Hurricane Irene, without a doubt, caught our attention here on the East Coast this past August. And while the storm did not produce as much damage as some had predicted, major cities were still evacuated and thousands of families and business owners were left without power for several days. Though we probably won’t see anything like that again this year, don’t let your guard down just yet – we’re still in hurricane season until the end of November.
That’s why now is a really good time to review a few survival basics and considerations before a devastating flood or power outage hits your area.
Would you be ready to evacuate your home? Experts recommend having an emergency supply kit on hand. The recommended supplies can be found at Ready.gov. One requirement of any emergency kit is a radio and flashlight in the event of the loss of power. The American Red Cross recommends a handy invention called the Eton Hand Cranked Axis. It’s a radio, LED flashlight, clock and can even charge your smartphone all in one device.
Being financially prepared for a disaster begins with your insurances. You should take an inventory of all your home possessions. A great resource for a home inventory is Know Your Stuff from the Insurance Information Institute. The website is free and stores your information online, so it can be accessed remotely. You should have photographs of antiques or collectibles and even have appraisals of these items to help value these items if claims need to be filed.
Most standard homeowner policies do not provide protection against floods or earthquakes. A standard policy will cover wind-driven rain damage. Flooding is defined as an overflow of a body of water. This was a major problem during Hurricane Katrina for homeowners along the Gulf coast. The storm surge destroyed inland homes that were not covered by flood insurance. You can assess your risk of flood damage by going to FloodSmart.gov and typing in your address. The website will rate your risk and provide an estimate of the cost to insure your property. The site also provides the name and contact information of agents serving your location.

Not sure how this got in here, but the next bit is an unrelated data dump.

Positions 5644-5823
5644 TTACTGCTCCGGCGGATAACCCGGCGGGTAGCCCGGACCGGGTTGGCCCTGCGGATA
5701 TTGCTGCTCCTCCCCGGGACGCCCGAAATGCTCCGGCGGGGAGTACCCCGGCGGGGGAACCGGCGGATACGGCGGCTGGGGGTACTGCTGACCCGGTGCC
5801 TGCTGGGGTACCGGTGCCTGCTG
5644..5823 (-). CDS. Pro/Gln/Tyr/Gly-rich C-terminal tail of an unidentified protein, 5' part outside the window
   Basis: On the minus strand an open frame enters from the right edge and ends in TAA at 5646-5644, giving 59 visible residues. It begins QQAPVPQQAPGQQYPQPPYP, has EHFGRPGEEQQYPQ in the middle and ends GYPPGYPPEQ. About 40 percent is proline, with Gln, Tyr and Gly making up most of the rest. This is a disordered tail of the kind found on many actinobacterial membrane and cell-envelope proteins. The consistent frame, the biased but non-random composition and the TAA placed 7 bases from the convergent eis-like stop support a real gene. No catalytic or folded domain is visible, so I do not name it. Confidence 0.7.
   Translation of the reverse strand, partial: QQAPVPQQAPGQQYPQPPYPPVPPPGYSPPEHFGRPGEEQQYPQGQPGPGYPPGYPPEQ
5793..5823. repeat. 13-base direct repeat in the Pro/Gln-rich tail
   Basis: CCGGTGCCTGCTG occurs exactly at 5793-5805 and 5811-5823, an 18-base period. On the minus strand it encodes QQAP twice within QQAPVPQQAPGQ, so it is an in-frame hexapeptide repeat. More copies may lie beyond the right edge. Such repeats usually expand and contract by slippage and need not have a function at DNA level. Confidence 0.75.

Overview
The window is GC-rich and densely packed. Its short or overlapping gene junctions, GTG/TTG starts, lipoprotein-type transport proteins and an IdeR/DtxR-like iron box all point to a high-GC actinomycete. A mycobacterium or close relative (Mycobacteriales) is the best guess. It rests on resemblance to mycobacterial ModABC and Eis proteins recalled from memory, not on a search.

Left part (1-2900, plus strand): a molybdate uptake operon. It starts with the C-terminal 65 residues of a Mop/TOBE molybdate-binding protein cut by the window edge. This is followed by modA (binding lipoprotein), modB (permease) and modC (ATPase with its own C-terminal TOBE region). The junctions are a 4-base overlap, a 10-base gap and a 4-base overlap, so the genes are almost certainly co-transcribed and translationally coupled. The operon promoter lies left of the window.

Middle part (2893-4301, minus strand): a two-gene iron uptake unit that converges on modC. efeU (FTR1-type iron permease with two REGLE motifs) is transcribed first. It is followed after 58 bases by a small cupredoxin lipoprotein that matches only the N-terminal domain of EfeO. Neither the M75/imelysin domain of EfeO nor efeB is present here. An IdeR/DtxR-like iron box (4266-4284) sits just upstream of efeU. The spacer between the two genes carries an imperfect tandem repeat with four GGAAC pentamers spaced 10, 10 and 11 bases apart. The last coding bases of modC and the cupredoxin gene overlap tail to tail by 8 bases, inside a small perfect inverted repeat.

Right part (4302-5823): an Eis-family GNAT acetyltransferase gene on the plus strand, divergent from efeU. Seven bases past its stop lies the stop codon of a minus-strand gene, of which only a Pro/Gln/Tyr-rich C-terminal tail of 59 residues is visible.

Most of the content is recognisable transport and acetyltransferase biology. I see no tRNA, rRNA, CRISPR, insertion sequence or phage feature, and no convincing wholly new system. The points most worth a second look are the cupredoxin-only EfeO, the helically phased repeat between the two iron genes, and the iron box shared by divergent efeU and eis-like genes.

Make sure your important documents are stored in a safe place. This could be a safe deposit box at your bank or a fire-resistant home safe. When keeping items at home, be sure to store them in plastic bags to protect them from water damage. An inexpensive vacuum sealer that is used to store food for the freezer is an effective way to make sure your documents are stored water tight.
Copies of important documents should be stored electronically. This allows easy access for reference. These copies can be kept on a CD-ROM or stored online in a document vault. Box.net provides secure storage of up to 5 gigabytes for free.
Finally, have a plan for staying in contact with your loved ones. Discuss, in advance, where you will meet should a disaster happen when you are not together. Have a contingent location should your first choice not be available. It is a good idea to have a friend or relative that lives out of the area serve as a contact person. Everyone should know how to contact Uncle Bob in Nebraska if you’re separated and can’t get to the prearranged locations.
- It’s not enough to save for retirement . . . you’ve got to save efficiently.
- Always select a financial advisor who’s knowledgeable and independent – otherwise you’re getting a sales pitch.